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Douthat and Public Opinion on Abortion

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As you might expect, Ross Douthat is unhappy about the backlash against the Komen Foundation’s decision to defund Planned Parenthood. Much of his argument consists of assertions of media bias that are difficult to respond to, since he cites no examples (let alone systematic evidence.) As Sarah Kilff notes, there’s no reason to believe it was true in this specific case. And while it’s plausible to assume that the typical journalist is more socially liberal (as well as more economically conservative) than meidan public opinion in general, I would argue that this is actually less true with respect to abortion than with other kinds of social issues. Punditry dismissing the importance of Roe v. Wade and reproductive rights, in particular, is so common as to be banal.

In addition to this argument about media bias, Douthat also cites public opinion data sowing about abortion, focusing in particular on “as many Americans described themselves as pro-life as called themselves pro-choice” and that a “combined 58 percent of Americans stated that abortion should either be “illegal in all circumstances” or “legal in only a few circumstances.” John Sides objects to Douthat’s cherry-picking:

As I’ve argued before, one cannot divide the public into “pro-life” and “pro-choice” camps based on the kinds of survey questions he cites. These questions fail to capture the true complexity and the ambivalence in most Americans’ attitudes toward abortion. Most Americans approve of abortion in certain cases and oppose it in others. Juxtapose, for example, abortion in the case of rape with abortion for the purpose of sex selection. At best, a small minority—perhaps 20% but likely smaller—would approve of or oppose abortion in every case.

While I agree that Douthat’s use of public opinion is tendentious, I think the problems are different and worse than the ones that John cites. The most obvious problem, if you click through to the poll Douthat is discussing, Douthat first combines two categories to create what looks like an anti-choice majority, adding the 20% who want abortion banned to the larger number who believe that abortion should only be legal under “a few circumstances.” Since these “circumstances” aren’t specified and presumably mean many different things to different people, to combine the two numbers is fundamentally misleading.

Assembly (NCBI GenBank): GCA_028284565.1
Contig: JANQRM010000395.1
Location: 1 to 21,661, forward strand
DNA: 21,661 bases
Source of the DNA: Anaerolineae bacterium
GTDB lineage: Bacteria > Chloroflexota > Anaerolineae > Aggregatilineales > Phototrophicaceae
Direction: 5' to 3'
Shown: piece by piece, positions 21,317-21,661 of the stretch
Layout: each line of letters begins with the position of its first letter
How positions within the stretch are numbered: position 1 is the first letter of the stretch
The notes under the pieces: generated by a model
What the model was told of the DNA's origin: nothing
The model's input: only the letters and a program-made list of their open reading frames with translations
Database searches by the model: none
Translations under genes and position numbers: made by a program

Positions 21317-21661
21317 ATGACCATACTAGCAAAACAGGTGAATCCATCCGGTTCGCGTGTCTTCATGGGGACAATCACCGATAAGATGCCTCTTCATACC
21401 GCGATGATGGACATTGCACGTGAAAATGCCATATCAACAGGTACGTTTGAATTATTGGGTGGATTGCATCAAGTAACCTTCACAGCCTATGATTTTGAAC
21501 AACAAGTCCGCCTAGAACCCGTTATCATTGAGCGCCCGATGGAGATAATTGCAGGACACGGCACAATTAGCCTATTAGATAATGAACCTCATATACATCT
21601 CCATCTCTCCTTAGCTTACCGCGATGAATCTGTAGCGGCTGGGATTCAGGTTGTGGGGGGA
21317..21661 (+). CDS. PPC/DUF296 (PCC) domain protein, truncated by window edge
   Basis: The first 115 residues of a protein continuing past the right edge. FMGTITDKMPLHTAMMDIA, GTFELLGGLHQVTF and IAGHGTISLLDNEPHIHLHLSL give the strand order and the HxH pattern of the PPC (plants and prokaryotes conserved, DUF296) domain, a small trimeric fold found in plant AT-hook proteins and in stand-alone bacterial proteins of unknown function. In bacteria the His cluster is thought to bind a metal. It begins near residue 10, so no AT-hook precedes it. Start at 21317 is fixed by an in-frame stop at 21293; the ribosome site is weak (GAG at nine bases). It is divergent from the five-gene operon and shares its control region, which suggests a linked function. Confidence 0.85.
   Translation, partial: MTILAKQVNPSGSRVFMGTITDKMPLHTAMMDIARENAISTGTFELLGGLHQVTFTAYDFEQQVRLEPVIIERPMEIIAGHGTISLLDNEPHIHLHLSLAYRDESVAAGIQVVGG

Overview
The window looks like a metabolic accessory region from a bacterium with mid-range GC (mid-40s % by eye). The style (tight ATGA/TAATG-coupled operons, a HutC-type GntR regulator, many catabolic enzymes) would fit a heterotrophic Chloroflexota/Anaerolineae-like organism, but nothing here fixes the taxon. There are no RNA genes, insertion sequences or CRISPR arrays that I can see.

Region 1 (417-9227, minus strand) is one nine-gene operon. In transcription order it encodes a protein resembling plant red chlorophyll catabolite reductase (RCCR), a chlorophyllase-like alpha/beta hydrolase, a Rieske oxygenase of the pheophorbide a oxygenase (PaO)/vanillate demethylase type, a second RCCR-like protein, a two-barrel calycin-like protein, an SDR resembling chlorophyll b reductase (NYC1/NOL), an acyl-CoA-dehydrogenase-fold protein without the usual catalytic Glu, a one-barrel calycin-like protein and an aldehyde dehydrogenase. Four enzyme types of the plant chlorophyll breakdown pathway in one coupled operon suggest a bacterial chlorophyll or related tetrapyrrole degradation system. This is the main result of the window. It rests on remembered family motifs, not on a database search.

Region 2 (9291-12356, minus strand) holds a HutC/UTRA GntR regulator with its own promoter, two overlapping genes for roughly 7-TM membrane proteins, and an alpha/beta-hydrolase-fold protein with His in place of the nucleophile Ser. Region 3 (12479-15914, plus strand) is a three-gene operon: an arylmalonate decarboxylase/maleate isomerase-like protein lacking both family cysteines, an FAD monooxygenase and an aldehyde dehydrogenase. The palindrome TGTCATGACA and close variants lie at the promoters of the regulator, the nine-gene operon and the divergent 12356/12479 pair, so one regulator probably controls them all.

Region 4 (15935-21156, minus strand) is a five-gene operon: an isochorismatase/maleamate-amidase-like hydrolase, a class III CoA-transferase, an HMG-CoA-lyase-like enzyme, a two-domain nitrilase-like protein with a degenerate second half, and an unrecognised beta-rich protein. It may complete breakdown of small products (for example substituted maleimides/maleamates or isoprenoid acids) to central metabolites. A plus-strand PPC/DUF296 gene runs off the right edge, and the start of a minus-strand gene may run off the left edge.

This brings us to a larger problem with this kind of conflation, which advances the interests of the minority who want abortion to be criminalized. I agree with John that many people have an intuitive sense that abortion should be legal for the “right reasons” but not for the “wrong reasons,” which is reflected in the public opinion data that shows a great deal of support for abortion only being legal in certain unspecified circumstances. The problem is that these distinctions are completely irrelevant to public policy. There’s no way of crafting abortion laws that only makes abortions women obtain for certain reasons illegal. “Centrist” abortion regulations such as waiting periods or requiring the approval of panels of doctors don’t ensure that women will get abortion for the “right reasons”; they just produce contexts in which affluent women can obtain abortions for any reason and poor women — especially those outside major urban centers — find it difficult or impossible to obtain abortions for any reason.

I don’t think “women should only be able to obtain abortions if Ross Douthat approves of their reasons for doing so” is a normatively attractive basis for abortion policy either, but whatever one thinks of the argument it’s irrelevant to making abortion policy. The public may strongly oppose abortion for sex selection, but since there’s no way of specifically targeting such abortions with an enforceable law it’s neither here not there. Getting these kinds of selective moral judgments mixed up with abortion policy confuses matters in ways that work to the benefit supporters of abortion criminalization. A fair fight between the actual policy alternatives would strongly favor pro-choicers, as the public’s overwhelming support for Roe v. Wade reflects.

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